ARLINGTON, Texas – The United States Bowling Congress and Storm Products have agreed on a national tournament exclusion rule and ball exchange program for six Storm Products manufactured ball models. The agreement comes after USBC identified the models having a percentage of balls produced below USBC minimum 73D hardness specification.
USBC’s investigation showed a percentage of these ball models measured below the USBC-required hardness level of the approval samples submitted by Storm. Storm collaborated with USBC after being notified of this testing.
The affected models include:
- Storm Phaze 4
- Storm Electrify Solid
- Storm Trend 2
- 900 Global Altered Reality
- 900 Global Wolverine
- Roto Grip UFO Alert
Effective March 30, 2022, these balls models are prohibited from use in USBC national tournaments, including, but not limited to, the USBC Masters, U.S. Open, USBC Open Championships, USBC Women’s Championships, all PWBA Tour events, USBC Junior Gold and Youth Open Championships, USBC Intercollegiate Championships, USBC Team USA Trials, USBC Senior Masters and USBC Senior Queens.
These ball models remain USBC approved. Each USBC competition, whether tournament or league, has the option to adopt USBC’s national tournament rule prohibiting use of these balls or to continue to allow their use.
USBC has shared this national tournament rule with Storm and has Storm’s support. Storm will offer owners of the affected balls the option to exchange their balls for a new product. Information about the exchange program will be published later this week on stormbowling.com.
“USBC thanks Storm for the collaboration and for working together on a solution for our members,” USBC Executive Director Chad Murphy said. “There is no perfect solution to this type of problem, but this agreement strikes a balance in protecting the integrity of USBC national tournaments, while giving members a choice to do what is best for them locally.”
As part of the agreement, Storm Products will discontinue sales of the affected balls. USBC has concluded its investigation and will not be taking action on additional balls related to this production issue.
“Storm appreciates USBC working with us on this agreement, so we can put the issue behind us and focus on our customers,” Storm Products President Dave Symes said. “Customer satisfaction has always been our top priority, and we will take care of our customers.”
This agreement does not change the status of the Storm Spectre. The Spectre remains unapproved and on USBC’s non-conforming ball list.
Go to BOWL.com/EquipAndSpecs to learn more about the equipment specifications.
ARLINGTON, Texas – The United States Bowling Congress has revoked approval of Purple Hammer bowling balls manufactured in 2016 and 2017. These model years are removed from the list of balls approved for USBC competition effective March 21, 2022. These model years of the Purple Hammer may no longer be used in any USBC-certified competition, including all USBC leagues and tournaments.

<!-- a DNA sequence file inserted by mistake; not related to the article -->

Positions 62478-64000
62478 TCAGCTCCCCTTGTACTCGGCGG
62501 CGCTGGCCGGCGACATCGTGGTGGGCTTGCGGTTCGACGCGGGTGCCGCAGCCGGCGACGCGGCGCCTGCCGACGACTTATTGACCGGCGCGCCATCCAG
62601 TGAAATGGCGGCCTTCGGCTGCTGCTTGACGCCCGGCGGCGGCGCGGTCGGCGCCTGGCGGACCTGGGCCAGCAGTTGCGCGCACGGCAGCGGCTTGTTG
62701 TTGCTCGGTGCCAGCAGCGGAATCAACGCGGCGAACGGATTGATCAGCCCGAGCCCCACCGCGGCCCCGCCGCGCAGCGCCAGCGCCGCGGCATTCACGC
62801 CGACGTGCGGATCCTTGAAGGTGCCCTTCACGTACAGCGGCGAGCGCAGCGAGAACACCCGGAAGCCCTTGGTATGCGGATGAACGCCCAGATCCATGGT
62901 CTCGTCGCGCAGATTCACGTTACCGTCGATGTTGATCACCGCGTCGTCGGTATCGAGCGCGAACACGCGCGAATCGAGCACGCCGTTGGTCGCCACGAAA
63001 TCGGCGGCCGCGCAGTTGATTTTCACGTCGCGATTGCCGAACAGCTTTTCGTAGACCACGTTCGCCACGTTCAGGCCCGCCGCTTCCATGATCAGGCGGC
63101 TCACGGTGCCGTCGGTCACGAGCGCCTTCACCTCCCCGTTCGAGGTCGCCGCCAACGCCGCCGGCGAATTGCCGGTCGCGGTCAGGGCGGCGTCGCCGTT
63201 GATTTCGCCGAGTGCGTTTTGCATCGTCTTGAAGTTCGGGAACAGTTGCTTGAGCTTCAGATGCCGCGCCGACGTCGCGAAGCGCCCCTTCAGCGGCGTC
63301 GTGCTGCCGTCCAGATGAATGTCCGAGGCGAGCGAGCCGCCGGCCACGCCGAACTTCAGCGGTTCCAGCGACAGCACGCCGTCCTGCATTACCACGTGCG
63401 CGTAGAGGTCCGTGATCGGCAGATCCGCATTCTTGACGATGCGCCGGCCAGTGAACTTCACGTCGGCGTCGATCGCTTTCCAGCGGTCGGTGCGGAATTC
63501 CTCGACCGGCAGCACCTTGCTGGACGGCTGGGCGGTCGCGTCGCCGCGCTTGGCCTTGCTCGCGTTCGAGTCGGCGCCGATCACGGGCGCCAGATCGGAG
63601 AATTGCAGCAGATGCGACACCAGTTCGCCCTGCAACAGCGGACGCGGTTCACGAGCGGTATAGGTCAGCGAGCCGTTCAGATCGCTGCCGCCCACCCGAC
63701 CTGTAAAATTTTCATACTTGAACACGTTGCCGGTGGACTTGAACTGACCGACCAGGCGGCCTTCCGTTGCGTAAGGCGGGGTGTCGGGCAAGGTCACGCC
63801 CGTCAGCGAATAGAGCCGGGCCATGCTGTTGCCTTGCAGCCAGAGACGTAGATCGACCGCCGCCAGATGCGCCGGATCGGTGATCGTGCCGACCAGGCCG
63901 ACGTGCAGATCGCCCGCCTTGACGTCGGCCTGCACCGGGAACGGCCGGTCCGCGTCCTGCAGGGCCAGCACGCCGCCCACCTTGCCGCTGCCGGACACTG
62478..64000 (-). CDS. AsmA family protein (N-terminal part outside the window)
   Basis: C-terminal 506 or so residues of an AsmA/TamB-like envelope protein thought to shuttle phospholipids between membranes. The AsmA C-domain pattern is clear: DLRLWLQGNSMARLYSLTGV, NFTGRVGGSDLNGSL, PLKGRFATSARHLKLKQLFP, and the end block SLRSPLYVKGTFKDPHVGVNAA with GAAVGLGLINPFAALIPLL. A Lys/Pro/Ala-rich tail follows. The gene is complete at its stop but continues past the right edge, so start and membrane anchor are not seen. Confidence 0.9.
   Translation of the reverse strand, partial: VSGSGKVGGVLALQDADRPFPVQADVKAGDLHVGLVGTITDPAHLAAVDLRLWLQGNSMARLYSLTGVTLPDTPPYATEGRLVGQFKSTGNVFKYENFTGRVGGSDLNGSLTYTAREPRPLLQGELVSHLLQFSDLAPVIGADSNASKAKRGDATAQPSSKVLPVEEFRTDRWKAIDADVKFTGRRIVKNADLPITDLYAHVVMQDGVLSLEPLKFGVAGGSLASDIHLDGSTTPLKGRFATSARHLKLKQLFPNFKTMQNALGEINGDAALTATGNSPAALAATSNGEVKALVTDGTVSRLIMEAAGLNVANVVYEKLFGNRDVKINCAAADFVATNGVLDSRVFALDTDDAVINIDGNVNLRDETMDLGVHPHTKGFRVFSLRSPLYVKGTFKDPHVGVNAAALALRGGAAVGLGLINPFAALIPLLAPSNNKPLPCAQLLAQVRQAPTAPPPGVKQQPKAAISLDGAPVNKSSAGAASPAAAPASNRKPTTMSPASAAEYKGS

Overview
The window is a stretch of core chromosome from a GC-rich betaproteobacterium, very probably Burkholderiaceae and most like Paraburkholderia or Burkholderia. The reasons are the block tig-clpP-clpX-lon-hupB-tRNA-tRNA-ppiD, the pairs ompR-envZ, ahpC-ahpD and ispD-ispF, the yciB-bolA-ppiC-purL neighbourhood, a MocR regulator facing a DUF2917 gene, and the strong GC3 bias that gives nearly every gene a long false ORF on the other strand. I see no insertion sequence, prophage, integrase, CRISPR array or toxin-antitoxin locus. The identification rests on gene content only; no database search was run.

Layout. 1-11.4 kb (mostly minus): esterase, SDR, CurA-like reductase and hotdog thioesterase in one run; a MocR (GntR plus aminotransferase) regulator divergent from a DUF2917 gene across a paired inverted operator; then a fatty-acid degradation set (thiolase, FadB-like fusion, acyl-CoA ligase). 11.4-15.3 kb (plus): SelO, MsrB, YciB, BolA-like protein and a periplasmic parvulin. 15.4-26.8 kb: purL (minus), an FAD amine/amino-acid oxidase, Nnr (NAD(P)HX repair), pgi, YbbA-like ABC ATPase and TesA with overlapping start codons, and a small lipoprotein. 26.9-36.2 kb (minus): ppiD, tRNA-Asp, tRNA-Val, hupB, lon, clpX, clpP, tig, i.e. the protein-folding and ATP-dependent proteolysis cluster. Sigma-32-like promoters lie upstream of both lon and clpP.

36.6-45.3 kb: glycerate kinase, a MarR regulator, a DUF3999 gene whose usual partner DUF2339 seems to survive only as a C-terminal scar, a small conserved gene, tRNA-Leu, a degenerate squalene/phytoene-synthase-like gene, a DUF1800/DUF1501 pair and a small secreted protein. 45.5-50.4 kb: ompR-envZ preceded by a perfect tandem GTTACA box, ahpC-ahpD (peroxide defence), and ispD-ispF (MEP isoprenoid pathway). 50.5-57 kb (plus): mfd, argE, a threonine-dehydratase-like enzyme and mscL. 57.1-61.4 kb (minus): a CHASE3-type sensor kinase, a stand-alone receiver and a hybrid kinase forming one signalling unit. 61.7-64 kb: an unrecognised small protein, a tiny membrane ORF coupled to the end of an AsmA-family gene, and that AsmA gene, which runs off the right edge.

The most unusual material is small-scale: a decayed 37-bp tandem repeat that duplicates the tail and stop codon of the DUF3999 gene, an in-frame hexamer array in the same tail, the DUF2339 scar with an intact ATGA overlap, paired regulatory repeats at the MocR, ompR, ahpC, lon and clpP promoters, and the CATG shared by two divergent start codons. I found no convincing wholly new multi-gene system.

Purple Hammer bowling balls manufactured during 2016 or 2017 are identified by serial numbers that start with either a “6” or “7.”
USBC investigated allegations that a portion of the Purple Hammer bowling balls manufactured at the Ebonite International plant in 2016 and 2017 were produced below USBC’s minimum hardness specification at that time of 72D. The Hammer brand was purchased by Brunswick Bowling Products in 2019, and the Ebonite plant subsequently closed.
After a former Ebonite employee made public comments on this matter, USBC conducted an investigation. USBC interviewed more than a dozen individuals, including former Ebonite employees, in an attempt to validate the claim. Brunswick fully cooperated with the investigation. USBC announced its initial findings on March 7, 2022, that included a national tournament rule prohibiting use of the 2016 and 2017 Purple Hammer.
Following that announcement, additional information was provided to USBC causing the investigation to be reopened. Four additional interviews were conducted.
USBC has the authority to revoke approval of a bowling ball if it determines production balls do not comply with current specifications outlined in the USBC Equipment Specifications and Certifications Manual. Based upon all the information gathered in the investigation, USBC now has made this determination about the 2016 and 2017 Purple Hammers.
During USBC’s investigation, former Ebonite employees, including ones with first-hand knowledge, provided detailed statements to USBC outlining how processes in 2016 and 2017 led to some Purple Hammers being produced and sent to the field below 72D. Multiple former Ebonite employees confirm that a production change took place in 2017 to raise the hardness of Purple Hammers produced in 2018 and 2019.
USBC has shared its determination with Brunswick and has Brunswick’s support. Brunswick will continue to offer owners of 2016 or 2017 Purple Hammers the option to exchange their balls for a new Purple Hammer or a product of their choice. This can be done on-site at the 2022 USBC Open Championships or USBC Women’s Championships, by claiming a replacement ball at www.hammerbowling.com/Purple, or by contacting Brunswick at email@example.com or 800-937-2695.
Unapproved bowling balls may not be used in USBC-certified competition. Bowlers who used 2016 and 2017 Purple Hammers in competition before March 21, 2022, with no prior knowledge of their balls being out of specification, would not be subject to forfeiture under USBC rules.